When dealing with real estate in Israel, the metric system is the standard system of measurement:
- 1 meter = 3.28 feet (to convert to feet, multiply by 3.28)
- 1 square meter = 10.76 square feet (to convert to square feet, multiply by 10.76)
- 1 dunam = 1000 square meters = 10,760 square feet (to convert to square feet, multiply by 10,760)
Residential property in Israel is generally considered by the number of rooms in the home, where rooms include the salon (living/dining room), the bedrooms, the mamad (secured room) and any other functional room other than the kitchen and bathrooms. For example, a 5-room apartment would have 4 bedrooms and a salon. One of the bedrooms could be the mamad. A basement, or a room in the attic, are usually added separately to this description.
The size of a property in Israel can be reported as either bruto (gross area) or netto (net area). The bruto size includes common space such as elevator shaft, stairwell and area beneath walls. Netto is the actual living space of the property and does not include storage room (‘machsan‘), balcony (mirpeset), garden, parking area or garbage room.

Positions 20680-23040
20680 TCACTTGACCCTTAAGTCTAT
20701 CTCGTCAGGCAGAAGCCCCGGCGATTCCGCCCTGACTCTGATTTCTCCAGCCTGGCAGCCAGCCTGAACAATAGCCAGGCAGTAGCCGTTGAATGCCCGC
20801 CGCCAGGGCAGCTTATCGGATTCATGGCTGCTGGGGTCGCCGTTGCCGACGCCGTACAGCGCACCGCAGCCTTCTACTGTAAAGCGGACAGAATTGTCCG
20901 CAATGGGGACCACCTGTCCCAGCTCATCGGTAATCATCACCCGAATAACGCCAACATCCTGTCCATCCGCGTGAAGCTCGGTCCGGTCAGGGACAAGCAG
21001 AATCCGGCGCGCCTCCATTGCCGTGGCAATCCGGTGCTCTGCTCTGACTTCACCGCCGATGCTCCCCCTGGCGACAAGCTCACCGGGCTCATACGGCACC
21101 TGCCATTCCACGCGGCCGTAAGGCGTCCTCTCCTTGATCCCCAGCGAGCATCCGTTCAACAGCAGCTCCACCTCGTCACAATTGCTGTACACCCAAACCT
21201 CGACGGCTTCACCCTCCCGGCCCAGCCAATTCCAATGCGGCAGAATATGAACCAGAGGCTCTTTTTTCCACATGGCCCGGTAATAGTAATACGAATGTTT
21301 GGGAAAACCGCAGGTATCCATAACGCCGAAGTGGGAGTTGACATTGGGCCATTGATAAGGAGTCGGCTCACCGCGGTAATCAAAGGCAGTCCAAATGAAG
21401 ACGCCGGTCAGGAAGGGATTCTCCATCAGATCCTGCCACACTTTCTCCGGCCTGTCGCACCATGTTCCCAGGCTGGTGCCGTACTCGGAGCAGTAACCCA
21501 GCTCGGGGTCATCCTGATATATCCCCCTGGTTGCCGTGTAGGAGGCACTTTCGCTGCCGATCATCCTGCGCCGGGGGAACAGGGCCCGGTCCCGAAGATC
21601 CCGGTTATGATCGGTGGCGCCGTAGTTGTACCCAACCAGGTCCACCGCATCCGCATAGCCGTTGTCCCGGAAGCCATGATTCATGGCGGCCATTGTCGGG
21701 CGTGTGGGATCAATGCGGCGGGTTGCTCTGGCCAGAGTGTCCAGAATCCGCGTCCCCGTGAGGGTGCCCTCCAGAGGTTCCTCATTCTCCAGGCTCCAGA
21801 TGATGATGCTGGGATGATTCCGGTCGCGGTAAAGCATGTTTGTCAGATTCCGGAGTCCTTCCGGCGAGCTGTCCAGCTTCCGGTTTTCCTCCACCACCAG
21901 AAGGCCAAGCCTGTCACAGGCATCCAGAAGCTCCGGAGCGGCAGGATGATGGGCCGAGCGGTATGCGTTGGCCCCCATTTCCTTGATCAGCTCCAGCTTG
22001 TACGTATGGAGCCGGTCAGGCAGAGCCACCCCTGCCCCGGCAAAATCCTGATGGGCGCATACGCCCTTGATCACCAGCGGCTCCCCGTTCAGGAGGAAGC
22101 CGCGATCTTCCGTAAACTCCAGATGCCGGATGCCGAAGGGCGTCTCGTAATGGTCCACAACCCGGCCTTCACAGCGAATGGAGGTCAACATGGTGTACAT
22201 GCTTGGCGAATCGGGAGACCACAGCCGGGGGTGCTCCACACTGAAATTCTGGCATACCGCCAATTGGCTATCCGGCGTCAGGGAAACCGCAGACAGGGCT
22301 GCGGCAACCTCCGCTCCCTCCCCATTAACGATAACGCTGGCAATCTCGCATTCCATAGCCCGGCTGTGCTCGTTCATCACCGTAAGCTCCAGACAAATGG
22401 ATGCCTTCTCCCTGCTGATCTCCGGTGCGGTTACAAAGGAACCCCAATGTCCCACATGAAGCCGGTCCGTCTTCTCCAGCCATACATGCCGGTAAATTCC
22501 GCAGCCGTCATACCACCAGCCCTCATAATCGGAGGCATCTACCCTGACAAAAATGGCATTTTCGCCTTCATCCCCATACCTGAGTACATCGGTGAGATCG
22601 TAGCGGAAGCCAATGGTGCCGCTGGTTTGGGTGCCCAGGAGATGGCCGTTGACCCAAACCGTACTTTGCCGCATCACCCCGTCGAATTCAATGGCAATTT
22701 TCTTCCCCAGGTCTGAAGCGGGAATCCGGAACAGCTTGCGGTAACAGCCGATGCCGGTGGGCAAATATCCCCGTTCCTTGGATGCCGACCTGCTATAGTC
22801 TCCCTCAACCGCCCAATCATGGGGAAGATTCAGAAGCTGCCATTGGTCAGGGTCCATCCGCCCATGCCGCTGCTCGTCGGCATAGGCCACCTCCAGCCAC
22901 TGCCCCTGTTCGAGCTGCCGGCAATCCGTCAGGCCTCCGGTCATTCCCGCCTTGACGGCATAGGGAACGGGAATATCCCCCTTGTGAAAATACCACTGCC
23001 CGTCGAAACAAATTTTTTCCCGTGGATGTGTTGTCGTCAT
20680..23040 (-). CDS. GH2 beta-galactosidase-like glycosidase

Until 2008, there were no laws governing methods of measurement or ways in which sellers had to report the size of a property. This led to a great deal of confusion and misunderstanding on the part of the buyers, since apartment sizes were sometimes inflated by more than 20% by including the building’s service areas and other non-living spaces. Further, this made it extremely difficult to efficiently analyze trends in the property market.
In 2008, an amendment to the Law of Sale (of apartments) was introduced obligating construction companies to use the net floor space of an apartment when reporting its size. This has helped a great deal for buyers of new homes in Israel, however, there are still no uniform methods of measurement required by second-hand apartment sellers, or by local authorities for the purpose of calculating arnona payments. This has just perpetuated the problem of unreliable data, incomparable measurements and confusion in the market.
In view of the great ambiguity, it is important to check the net living space carefully and make sure that the area actually fits the data presented, or to hire a professional appraiser, engineer or architect who can determine the true size of the apartment on your behalf.